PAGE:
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Jul 4, 2011
This week's theme
Contranyms, or words with an opposite set of meanings

This week's words

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Sometimes people, even Supreme Court justices, turn to a dictionary to resolve disputes. They may believe language is something exact, well-defined, as if words were precision molded in a foundry under exact specifications.

But the truth is different. Words can be vague, they may have multiple shades of meanings, and even completely opposite senses. In my mother tongue, Hindi, for instance, the word "kal" can mean both "yesterday" and "tomorrow". Is that a problem? Not at all. Context brings clarity. I have never seen anyone become confused by the use of the word -- would this meeting take place tomorrow or do I need a time machine to go back to yesterday?

Sometimes, though, the contrary senses of a word can be confusing. When you table a proposal, your intention depends on what side of the pond you are on. In American English you put it on the back burner, while in British English you bring it forward.

This week we've picked five such words. Each of these words has meanings as different as black and white. Call them contranyms, heteronyms, janus words, two-faced, words with split personalities, or coin your own word!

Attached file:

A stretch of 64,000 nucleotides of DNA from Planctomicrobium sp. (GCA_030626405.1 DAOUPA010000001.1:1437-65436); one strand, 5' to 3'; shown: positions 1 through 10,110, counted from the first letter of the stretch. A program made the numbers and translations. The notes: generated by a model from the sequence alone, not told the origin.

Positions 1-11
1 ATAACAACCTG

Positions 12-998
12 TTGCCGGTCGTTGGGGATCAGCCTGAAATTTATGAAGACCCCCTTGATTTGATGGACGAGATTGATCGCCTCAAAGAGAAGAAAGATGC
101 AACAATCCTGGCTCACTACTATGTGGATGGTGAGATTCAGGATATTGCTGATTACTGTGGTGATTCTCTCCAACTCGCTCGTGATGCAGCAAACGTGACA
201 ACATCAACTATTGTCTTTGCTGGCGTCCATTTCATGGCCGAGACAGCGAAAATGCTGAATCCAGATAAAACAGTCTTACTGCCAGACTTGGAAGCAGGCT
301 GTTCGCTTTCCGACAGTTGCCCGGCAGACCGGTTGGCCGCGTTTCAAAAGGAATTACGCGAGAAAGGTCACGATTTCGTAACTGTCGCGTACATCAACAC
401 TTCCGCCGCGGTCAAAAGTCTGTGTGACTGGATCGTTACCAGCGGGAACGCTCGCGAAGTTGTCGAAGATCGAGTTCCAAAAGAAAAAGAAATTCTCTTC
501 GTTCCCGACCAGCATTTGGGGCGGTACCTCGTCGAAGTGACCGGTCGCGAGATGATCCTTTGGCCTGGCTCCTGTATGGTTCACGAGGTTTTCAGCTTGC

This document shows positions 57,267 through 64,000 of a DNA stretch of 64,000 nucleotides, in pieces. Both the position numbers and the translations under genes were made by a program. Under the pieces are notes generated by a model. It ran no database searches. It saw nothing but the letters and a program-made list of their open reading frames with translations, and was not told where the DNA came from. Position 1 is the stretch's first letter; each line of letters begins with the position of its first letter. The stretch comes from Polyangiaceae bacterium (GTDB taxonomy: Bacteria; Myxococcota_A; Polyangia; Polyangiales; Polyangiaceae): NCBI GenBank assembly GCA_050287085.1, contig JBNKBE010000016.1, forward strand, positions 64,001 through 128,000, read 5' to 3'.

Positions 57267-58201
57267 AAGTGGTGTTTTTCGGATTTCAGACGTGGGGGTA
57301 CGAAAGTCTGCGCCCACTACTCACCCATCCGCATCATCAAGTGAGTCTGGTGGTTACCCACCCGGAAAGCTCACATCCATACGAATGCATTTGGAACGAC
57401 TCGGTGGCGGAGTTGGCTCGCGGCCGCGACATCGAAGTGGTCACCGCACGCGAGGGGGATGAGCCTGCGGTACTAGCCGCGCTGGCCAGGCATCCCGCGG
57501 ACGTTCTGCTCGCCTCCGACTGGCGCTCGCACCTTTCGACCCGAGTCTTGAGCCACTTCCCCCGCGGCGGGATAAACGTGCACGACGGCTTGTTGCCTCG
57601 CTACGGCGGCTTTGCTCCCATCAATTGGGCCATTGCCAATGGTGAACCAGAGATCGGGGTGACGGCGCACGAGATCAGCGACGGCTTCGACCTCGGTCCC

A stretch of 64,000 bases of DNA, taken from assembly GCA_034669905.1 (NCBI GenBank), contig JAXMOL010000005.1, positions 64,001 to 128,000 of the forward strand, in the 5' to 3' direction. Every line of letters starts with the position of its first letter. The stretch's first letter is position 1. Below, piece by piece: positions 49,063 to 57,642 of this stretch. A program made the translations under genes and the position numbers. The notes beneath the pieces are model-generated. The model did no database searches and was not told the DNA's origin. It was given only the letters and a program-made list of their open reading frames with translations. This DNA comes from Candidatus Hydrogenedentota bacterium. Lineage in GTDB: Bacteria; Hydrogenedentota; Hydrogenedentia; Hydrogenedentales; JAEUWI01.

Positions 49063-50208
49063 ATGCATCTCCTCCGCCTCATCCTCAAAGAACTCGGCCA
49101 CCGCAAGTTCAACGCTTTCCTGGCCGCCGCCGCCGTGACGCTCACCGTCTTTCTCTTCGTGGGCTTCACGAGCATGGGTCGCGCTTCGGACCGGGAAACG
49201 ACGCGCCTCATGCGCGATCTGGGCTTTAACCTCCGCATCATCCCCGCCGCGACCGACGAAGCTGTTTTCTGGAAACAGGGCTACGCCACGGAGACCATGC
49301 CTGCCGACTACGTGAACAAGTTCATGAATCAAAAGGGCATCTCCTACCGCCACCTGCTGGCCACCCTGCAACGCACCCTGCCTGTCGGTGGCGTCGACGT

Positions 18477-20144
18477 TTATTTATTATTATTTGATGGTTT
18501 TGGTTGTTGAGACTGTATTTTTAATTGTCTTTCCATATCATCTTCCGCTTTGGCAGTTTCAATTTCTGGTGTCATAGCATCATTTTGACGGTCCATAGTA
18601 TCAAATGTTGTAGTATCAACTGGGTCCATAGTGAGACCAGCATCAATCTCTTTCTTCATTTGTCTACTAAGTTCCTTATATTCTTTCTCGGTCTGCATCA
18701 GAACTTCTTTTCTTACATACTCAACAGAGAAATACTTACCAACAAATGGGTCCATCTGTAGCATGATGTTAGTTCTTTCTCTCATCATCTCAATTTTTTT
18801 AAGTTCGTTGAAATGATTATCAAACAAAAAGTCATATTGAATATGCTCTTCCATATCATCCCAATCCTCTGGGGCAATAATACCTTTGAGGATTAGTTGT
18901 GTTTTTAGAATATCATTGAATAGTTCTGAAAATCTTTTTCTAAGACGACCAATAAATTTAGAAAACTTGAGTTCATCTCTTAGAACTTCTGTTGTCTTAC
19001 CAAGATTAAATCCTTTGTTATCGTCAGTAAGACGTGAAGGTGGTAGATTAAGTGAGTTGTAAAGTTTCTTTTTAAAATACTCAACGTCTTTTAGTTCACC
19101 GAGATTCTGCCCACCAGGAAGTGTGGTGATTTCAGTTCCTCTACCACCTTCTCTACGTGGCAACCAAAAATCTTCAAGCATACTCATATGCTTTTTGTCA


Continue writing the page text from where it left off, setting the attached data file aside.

verb tr. intr.:
1. To fray or to become disjoined; to untangle.
2. To entangle or to become tangled.

From Middle Dutch ravelen (to fray out), from ravel (loose thread). Earliest documented use: before 1540.

"Ministries like the Gathering Place always run on a shoestring. In today's economic climate, the shoestring is raveling."
Helen Colwell Adams; Band Aids Booked To Benefit Patients; Sunday News (Lancaster, Pennsylvania); Apr 12, 2009.

"W.B. Yeats's vision involved the notion that at any moment forces were raveling and unraveling, forming and disintegrating."
Roger Cohen; The Arab Gyre; International Herald Tribune (Paris, France); Apr 26, 2011.

See more usage examples of ravel in Vocabulary.com's dictionary.

The world looks with some awe upon a man who appears unconcernedly indifferent to home, money, comfort, rank, or even power and fame. The world feels not without a certain apprehension, that here is someone outside its jurisdiction; someone before whom its allurements may be spread in vain; someone strangely enfranchised, untamed, untrammelled by convention, moving independent of the ordinary currents of human action. -Winston Churchill, politician and statesman (1874-1965)

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